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Paul A Kirschner, Emeritus professor, Educational Psychology, Open University, Netherlands; Guest professor, Expertise Centre for Effective Learning (EXCEL), Thomas More University of Applied Sciences, Mechelen, Belgium Tim Surma, Manager, Expertise Centre For Effective Learning (EXCEL), Thomas More University of Applied Sciences, Mechelen, Belgium Welcome to this issue of Impact on evidence-informed pedagogy. The reason why [...]
Carl Hendrick, Wellington College, UK; Author Jim Heal, Deans for Impact, USA One of the difficulties with determining what is effective in a classroom is that very often, what looks like it should work does not and vice versa. Take, for example, the notion of engagement. On the surface, this would seem like a necessary [...]
Jemima Rhys-Evans, HEAD OF PRIMARY CURRICULUM AND STANDARDS, THE CHARTER SCHOOLS EDUCATIONAL TRUST; DIRECTOR, CHARLES DICKENS RESEARCH SCHOOL, UK Just over five years ago, Charles Dickens Primary School moved from being one-and-a-half-form entry, with mixed year groups, to two-form entry. With mixed classes, we had worked on a two-year rolling curriculum, making sequencing of skills [...]
Adam Stubbs, Teacher of Science, Park View School, UK Research into learning and cognition has led to the use of various evidence-based approaches in the classroom. Techniques such as retrieval practice and spaced learning have been shown to increase retention and boost learning (Karpicke and Roediger III, 2007). These are important approaches in supporting the [...]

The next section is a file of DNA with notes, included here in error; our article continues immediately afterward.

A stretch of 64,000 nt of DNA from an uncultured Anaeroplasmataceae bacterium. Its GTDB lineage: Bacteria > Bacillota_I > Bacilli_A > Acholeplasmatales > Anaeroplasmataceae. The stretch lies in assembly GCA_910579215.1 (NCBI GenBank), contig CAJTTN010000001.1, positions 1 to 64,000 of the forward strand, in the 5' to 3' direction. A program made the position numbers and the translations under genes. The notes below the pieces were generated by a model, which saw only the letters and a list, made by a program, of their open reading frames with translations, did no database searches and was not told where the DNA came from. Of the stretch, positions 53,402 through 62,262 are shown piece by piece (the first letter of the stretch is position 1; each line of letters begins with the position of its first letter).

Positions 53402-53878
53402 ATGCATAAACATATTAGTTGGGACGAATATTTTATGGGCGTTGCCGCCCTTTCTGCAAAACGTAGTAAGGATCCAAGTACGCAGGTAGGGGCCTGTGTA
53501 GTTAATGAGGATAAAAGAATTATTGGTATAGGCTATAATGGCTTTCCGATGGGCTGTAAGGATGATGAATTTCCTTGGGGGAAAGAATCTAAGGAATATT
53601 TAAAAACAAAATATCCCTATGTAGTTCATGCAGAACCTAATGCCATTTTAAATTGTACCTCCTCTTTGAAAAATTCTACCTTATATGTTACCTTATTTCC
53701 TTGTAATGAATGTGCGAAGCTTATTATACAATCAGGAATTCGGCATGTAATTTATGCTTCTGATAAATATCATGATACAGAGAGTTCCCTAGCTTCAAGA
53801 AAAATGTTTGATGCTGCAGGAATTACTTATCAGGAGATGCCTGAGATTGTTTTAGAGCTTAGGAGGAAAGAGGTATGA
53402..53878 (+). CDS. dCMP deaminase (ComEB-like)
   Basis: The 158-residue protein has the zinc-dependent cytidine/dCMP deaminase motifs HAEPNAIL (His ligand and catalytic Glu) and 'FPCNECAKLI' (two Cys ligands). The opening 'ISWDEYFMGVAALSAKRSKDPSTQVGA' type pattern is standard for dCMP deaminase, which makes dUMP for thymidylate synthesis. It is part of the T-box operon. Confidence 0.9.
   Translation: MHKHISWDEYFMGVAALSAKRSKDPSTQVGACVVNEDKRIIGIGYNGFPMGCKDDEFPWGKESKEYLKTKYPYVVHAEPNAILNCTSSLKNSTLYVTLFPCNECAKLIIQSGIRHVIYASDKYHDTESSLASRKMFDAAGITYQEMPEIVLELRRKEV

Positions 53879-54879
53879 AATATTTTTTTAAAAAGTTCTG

Helen Skelton, Head of Science, Beaumont School, UK Formative assessment has the power to transform learning, since it yields evidence that is used to adapt teaching to meet student needs. As Black and Wiliam (1998, pp. 1–2) put it, ‘Teachers need to know about their pupils’ progress and difficulties with learning so that they can [...]
Claire Badger, Senior Teacher, Teaching and Learning, The Godolphin and Latymer School, UK Sweller’s cognitive load theory (CLT; Sweller et al., 1998) has been described as a theory that teachers really need to understand (New South Wales DoE, 2017) to teach effectively. The theory has been summarised elsewhere (e.g. Kirschner, 2002; Tharby, 2019; Boxer, 2018) [...]
Jonathan Firth, Teaching Fellow, University of Strathclyde, UK Jennifer Zike, PhD Student in Education, University of Strathclyde, UK Myths and misconceptions about learning are pervasive among the teaching profession. Myths such as ‘learning styles’ or the idea that some pupils are ‘left brained or right brained’ have been endorsed by over 90 per cent of [...]
Caroline Locke, Second in Charge of Mathematics, Haberdasher's Aske's Crayford Academy, UK The issue of marking and feedback impacts every teacher. The Department for Education’s 2014 ‘Workload challenge’ survey (DfE, 2014) found that the amount of marking that teachers were required to do was considered excessive by 53 per cent of responding teachers, and 32 [...]